Habitats: more about fynbos

The two quotes below make quite clear what enormous scale of species loss is anticipated in the Fynbos Biome over the next few decades:

The Cape Floral Kingdom is the smallest of the six Floral Kingdoms in the world, and the only one contained in its entirety within a single country. It is characterised by its high richness in plant species (8700 species) and its high endemicity (68% of plant species are confined to the Cape Floral Kingdom). The Cape Floral Kingdom thus compares with some of the richest floras worldwide, surpassing many tropical forest regions in its floral diversity. www.plantzafrica.com/vegetation/fynbos.htm

A loss of Fynbos biome area of between 51% and 65% is projected by 2050 (depending on the climate scenario used), and roughly 10% of the endemic Proteaceae have ranges restricted to the area lost. Species range projections suggest that a third could suffer complete range dislocation by 2050, and only 5% could retain more than two thirds of their range. Projected changes to individual species ranges could be sufficient to detect climate change impacts within ten years. Midgely et al, 2002.

Within the Fynbos Biome, there are two main subdivisions - fynbos and renosterveld. The blue antelope, and other large animals now extinct or confined to conservation areas, would previously have been found on renosterveld. While fynbos is richer in plant species, the soils are poorer and cannot support big game.

Renosterveld is typified by the presence of members of the Daisy Family and Grasses, and is found on fine-grained soils (mainly calys and silts). One argument is that continuous grazing has meant that shrubs have gained ground at the expense of grasses. Previously game and Khoi cattle migrated over the regions, but since 1700 European stock farmers used renosterveld. By now its fertile soils mean that much of it has been ploughed for wheat.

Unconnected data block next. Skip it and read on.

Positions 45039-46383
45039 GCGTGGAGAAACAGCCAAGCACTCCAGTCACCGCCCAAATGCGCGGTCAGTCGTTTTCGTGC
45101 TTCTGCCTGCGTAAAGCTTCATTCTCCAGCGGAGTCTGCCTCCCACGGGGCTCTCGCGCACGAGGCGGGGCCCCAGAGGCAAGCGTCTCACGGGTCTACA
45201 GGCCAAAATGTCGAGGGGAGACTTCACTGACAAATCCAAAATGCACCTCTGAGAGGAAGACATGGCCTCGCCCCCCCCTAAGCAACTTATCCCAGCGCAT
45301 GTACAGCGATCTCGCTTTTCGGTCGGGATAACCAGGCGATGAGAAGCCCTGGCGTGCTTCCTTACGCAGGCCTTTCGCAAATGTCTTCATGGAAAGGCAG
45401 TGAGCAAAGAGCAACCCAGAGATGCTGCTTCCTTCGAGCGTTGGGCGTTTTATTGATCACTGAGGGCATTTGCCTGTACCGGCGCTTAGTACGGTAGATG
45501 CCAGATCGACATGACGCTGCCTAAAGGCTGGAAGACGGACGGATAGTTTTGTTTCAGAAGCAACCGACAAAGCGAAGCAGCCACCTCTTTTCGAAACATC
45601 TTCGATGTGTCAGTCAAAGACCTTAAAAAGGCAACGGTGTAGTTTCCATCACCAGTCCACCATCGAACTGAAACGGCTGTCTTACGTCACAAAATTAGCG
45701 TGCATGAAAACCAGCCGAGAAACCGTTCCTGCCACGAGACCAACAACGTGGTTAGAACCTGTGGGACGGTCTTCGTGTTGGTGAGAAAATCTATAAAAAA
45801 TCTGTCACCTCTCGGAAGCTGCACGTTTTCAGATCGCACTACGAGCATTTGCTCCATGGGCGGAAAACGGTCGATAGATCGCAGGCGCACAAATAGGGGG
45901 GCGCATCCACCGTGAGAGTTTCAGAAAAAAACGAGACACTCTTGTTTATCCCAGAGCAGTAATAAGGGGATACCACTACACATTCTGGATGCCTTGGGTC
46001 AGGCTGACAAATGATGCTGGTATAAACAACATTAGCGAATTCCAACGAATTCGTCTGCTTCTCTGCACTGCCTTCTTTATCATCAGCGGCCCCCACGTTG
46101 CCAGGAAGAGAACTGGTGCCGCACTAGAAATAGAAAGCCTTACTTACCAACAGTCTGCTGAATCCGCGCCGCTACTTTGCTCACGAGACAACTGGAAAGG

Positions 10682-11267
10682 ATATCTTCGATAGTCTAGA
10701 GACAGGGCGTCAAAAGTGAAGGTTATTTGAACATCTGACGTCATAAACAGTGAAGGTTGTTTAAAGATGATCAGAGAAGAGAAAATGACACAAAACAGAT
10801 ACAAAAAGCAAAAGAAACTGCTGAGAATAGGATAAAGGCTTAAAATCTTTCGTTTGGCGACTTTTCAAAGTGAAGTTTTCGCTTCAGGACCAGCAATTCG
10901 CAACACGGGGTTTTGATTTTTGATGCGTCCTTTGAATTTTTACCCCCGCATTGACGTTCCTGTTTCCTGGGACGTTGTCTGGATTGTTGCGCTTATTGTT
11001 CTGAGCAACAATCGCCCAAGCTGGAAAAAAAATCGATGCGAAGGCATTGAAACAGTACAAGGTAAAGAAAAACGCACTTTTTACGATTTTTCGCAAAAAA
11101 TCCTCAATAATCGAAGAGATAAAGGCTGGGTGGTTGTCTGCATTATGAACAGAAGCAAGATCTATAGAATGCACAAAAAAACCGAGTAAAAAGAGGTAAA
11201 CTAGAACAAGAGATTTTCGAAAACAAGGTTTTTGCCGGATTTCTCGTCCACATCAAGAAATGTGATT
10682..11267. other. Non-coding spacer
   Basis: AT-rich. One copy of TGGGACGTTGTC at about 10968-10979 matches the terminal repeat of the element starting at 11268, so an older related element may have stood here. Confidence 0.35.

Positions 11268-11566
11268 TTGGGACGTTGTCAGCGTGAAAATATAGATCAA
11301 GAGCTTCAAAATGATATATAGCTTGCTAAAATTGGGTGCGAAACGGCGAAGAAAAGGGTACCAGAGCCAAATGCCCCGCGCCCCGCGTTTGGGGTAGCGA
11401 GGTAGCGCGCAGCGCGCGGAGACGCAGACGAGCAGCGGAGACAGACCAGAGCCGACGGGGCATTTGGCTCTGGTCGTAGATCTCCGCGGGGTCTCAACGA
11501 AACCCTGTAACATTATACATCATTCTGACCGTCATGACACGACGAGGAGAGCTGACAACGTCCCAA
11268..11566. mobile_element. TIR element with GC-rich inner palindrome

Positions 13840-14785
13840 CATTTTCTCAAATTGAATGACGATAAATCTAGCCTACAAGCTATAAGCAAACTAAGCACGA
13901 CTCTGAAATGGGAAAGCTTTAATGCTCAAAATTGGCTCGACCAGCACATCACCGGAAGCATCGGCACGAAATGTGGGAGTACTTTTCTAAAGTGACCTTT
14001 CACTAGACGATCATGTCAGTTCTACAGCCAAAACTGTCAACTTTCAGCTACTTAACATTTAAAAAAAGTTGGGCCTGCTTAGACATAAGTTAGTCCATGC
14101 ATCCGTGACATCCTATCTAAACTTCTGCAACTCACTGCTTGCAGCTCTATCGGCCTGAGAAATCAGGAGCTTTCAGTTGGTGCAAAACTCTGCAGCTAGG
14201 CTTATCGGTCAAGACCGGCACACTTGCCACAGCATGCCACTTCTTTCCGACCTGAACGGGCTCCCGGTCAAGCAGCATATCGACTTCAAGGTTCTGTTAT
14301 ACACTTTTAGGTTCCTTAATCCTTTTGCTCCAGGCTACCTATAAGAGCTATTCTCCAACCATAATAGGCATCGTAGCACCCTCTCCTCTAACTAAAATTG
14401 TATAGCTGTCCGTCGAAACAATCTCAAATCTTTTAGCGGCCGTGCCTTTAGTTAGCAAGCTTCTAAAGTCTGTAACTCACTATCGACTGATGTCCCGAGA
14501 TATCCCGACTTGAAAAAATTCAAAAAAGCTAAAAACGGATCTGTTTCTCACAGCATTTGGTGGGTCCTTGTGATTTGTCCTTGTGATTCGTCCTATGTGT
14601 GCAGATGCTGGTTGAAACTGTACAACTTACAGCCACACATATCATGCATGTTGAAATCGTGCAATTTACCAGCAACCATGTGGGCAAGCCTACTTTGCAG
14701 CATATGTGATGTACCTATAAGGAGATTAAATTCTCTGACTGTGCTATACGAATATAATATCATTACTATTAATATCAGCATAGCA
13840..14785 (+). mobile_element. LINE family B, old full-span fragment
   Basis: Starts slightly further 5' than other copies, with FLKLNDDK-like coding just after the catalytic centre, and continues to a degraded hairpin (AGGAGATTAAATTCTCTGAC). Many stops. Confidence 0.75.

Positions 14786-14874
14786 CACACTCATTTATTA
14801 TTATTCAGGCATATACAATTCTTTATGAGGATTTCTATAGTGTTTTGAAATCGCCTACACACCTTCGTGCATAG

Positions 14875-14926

www.plantzafrica.com provides a synopsis of environmental history and futures for large animals on Renosterveld:

Because of its high soil fertility, it is probable that all the herds of large game in the Fynbos Biome occurred in Renosterveld. Thus Mountain Zebra, Quagga, Bluebuck, Red Hartebeest, Eland, Bontebok, Elephant, Black Rhino and Buffalo were common, as were Lion, Cheetah, Wild Dog, Spotted Hyena and Leopard. Two of these only ever occurred within the Fynbos Biome: Bluebuck and Bontebok. Of these large animals, only the Mountain Zebra and Leopard survived (by fleeing to the mountains) with the Bontebok just surviving near Bredasdorp. All the other species became extinct in the Fynbos Biome (one elephant survives in the Forest Biome within the Fynbos Biome area), although many have been introduced into conservation areas from outside the regions. The Quagga and Bluebuck are extinct.

This high fertility has meant that most of the area has been converted to agriculture. Less than 5% of West Coast Rensosterveld remains (the Rio Convention has as its goal the preservation of 10%!), with other Renosterveld types also heavily ploughed or used as augmented pasture. It seems unlikely that viable populations of large mammals will ever be introduced into the Fynbos Biome for this reason.